Colin Davidson, an acclaimed Irish painter famed for his large-format portraits, was commissioned to paint the Queen for a landmark picture this year.
The work was begun shortly after her 90th birthday.
Davidson’s extraordinary final picture, measuring five by four feet, was unveiled by the Monarch herself—who gave a brief but unmistakable smile of approval as she did the honors—at an event in Chelsea last week.
Belfast born-artist Davidson—who has painted many iconic public figures, including actors Liam Neeson and Brad Pitt, German Chancellor Angela Merkel and Nobel Laureate poet Seamus Heaney—told The Daily Beast that while “every painting that I make of a head is different from everything else” he concedes that he “was aware of three particular aspects that were different from anything” he had done before with this project.
“Firstly, simply, was the fact that I was painting the Queen. The Queen’s face is probably the most famous face in the world. There are very few people living now who wouldn’t recognize that particular image. I needed to be aware and respectful of the office, the position, the stature; the fact that here was somebody who has, in my own personal view, given 63 years of public service.
“The second aspect was that I felt there was a symbolism in the fact that an Irishman was painting the Queen, given all that the Crown means, particularly in Ireland. I was very aware that we have reached a point in Anglo-Irish relations where the Queen wanted to invite an Irishman to the palace to paint her. That wouldn’t have happened even ten years ago, at least I don’t think it would have. I was very aware of the huge contributions that the Queen has made towards advancing healing in the Anglo-Irish relationship.
“And then the third aspect is that I’m painting a human being as well. I have got to bring the honesty that I attempt to bring to everything that I paint to this painting as well, and stay true to that.”
Davidson says that while he is huge fan of the relatively recent portraits of the Queen by Lucien Freud and the holographic images created by Chris Levine, as a painter he sought to distance himself from the canon of royal portraiture when approaching the work. “You can’t not be aware of it, but you’ve got to try to put that out of your mind as a painter and stay true to yourself and attempt not to be aware of how you might fit into the canon. That’s for other people to discuss.”
The gigantic scale of Davidson’s paintings acts like a magnifying mirror, but rather than merely emphasizing imperfection, Davidson’s close-ups demonstrates the absolute humanity of his subjects, and the Monarch is no exception.
Her skin is lined, her eyes a little watery, flesh folds around the mouth. But unlike the Freud which was, many thought, a savage allegory on the fallibility of the Queen’s human form as opposed to her role as the Crown, Davidson’s piece is a more tender and compassionate piece of work.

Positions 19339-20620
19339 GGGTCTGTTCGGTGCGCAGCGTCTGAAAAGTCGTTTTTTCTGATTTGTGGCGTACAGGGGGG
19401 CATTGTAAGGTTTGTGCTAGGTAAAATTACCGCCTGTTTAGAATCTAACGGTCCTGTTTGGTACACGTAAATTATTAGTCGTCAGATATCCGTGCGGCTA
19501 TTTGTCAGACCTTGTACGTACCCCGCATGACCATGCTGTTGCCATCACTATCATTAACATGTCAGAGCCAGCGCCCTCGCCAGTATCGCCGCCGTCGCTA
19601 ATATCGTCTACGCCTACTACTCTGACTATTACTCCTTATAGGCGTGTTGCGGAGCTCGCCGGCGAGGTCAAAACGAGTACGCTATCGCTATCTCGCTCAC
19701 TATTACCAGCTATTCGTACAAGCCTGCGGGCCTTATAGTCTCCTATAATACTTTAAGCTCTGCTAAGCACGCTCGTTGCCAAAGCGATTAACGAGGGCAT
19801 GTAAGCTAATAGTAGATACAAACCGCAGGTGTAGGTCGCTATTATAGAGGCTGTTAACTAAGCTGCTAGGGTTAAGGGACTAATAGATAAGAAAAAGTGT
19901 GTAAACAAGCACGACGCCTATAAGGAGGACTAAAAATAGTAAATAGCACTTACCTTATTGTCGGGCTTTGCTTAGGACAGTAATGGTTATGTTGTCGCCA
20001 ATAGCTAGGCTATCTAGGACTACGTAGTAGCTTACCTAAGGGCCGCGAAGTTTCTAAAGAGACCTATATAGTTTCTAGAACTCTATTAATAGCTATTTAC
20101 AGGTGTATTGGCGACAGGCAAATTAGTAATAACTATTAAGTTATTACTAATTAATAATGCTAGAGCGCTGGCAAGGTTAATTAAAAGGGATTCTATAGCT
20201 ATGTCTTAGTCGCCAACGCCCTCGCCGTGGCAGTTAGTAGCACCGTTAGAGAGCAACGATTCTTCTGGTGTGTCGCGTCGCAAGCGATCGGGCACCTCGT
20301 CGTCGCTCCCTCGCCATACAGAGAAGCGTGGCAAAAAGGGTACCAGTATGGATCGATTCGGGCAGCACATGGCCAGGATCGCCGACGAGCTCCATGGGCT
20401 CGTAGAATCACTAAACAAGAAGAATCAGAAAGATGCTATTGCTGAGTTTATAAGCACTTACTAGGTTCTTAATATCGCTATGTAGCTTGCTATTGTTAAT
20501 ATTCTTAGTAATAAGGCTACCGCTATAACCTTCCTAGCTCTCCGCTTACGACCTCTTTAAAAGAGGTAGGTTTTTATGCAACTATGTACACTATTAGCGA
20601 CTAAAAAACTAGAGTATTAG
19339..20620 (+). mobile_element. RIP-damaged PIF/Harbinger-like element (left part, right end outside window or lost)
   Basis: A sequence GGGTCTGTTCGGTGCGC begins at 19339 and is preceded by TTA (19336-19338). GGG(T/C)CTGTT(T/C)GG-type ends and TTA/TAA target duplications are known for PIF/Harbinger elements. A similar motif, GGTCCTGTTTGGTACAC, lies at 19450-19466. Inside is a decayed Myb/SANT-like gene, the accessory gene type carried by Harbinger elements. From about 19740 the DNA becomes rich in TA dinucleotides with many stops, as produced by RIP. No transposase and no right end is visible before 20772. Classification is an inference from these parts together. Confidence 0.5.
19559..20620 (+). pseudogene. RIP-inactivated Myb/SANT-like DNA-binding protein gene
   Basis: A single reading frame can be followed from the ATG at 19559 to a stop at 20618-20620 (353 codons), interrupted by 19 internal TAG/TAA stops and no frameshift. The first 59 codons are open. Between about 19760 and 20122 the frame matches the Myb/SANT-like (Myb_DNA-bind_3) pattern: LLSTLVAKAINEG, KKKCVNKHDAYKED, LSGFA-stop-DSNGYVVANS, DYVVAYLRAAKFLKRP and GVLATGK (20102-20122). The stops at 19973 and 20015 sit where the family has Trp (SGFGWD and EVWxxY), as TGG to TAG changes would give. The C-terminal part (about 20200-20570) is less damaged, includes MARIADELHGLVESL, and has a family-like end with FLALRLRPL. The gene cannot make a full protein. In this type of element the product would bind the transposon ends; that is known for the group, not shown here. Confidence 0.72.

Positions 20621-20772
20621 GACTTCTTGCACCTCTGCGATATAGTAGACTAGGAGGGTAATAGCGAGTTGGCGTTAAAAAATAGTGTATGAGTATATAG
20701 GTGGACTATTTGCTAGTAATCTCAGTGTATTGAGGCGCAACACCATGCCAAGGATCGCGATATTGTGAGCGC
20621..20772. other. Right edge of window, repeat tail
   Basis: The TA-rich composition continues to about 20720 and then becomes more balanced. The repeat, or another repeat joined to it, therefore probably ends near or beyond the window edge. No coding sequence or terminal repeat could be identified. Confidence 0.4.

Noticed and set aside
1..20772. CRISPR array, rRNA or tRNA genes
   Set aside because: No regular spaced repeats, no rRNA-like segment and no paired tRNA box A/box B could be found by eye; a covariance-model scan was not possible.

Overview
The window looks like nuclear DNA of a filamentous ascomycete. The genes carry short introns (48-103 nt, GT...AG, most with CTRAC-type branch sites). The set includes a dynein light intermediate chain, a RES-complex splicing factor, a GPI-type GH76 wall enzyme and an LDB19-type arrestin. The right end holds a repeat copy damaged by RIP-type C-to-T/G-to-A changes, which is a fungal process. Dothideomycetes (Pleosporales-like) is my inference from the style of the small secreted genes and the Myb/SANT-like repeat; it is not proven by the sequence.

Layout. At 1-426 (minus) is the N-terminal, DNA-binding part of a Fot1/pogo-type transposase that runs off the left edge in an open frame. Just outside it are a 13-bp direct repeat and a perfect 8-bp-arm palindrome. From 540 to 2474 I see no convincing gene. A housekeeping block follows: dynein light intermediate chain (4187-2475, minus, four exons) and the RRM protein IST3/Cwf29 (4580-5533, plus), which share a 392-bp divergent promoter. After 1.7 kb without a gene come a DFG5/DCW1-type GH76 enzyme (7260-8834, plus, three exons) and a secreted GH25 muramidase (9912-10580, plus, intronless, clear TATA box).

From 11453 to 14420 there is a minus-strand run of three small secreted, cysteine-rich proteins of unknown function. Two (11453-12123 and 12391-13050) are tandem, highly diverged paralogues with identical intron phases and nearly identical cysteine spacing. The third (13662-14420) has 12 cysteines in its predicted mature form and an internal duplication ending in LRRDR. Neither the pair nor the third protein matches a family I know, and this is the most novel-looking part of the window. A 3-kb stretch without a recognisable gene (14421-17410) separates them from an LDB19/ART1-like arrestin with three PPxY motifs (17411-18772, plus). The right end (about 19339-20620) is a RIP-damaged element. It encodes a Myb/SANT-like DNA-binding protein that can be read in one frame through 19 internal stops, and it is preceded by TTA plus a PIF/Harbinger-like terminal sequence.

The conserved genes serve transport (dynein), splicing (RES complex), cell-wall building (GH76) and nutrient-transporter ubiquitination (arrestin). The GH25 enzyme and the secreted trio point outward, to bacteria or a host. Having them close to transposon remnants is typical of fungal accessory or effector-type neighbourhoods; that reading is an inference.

The extraordinary scale of the painting is striking, and, as Davidson says, it means, “You can’t evade the face, you can’t avoid it. Whenever it’s that scale and that size and you’re in close quarters with it, it’s not something that you can miss.
“I want to paint everybody as an equal human being. That’s what my practice has been about. And whenever you’re painting a human face at that scale as an artist you’re allowing it to become something else. It becomes landscape, a sort of landscape of the face.”
And of that landscape of that particular face, the Queen’s face, what really stood out to him?
“As a human being, you’re just aware that somebody who is 90 years old has a lifetime of experience. The wisdom that she’s built up through those experiences, through that life, that is certainly part of the landscape of the face.
“As I was talking to the Queen, and she was talking to me, I became very aware of her wit, so I didn’t want this to be a portrait which was in any way somber. So I caught the moment when I felt she was just about to break into a smile.
“That happened a lot, throughout the sitting itself. And that was why that was the moment I chose to paint.”
Often we think of portraiture as being a kind of composite image of many hours spent with the sitter, but Davidson seems to regard his picture as more photographic in nature, a snapshot in time.
“My work is nearly the antithesis of classical portraiture,” he says, “With classical portraiture, particularly if you look at the royal portraits pre-photography, you know, we are told very much as viewers what to think.
“Often, the sitter is looking—maybe on horseback or standing or whatever—directly at us in the middle of the engagement. The sitter is aware that we are in the room, the sitter is aware that we are looking at them.
“My work is the opposite. In my painting of the Queen; the Queen is unaware of us being in the room. The Queen is unaware of us being there. So, we are in some ways, possibly intruding on private thought, we are witness to the sitter as she is, in her own time, with her thoughts.”
Davidson was given about two hours ‘face time’ with the Queen, and employed a small camera in a fixed position operated by “a little remote control” as an aide memoire.
“I make about 20 or 30, very quick, shorthand drawings; they are just little automatic drawings of the sitter,” says Davidson. “She didn’t have to pose or give me her best side. It was just simply about me getting to see the nuances of how the face works.”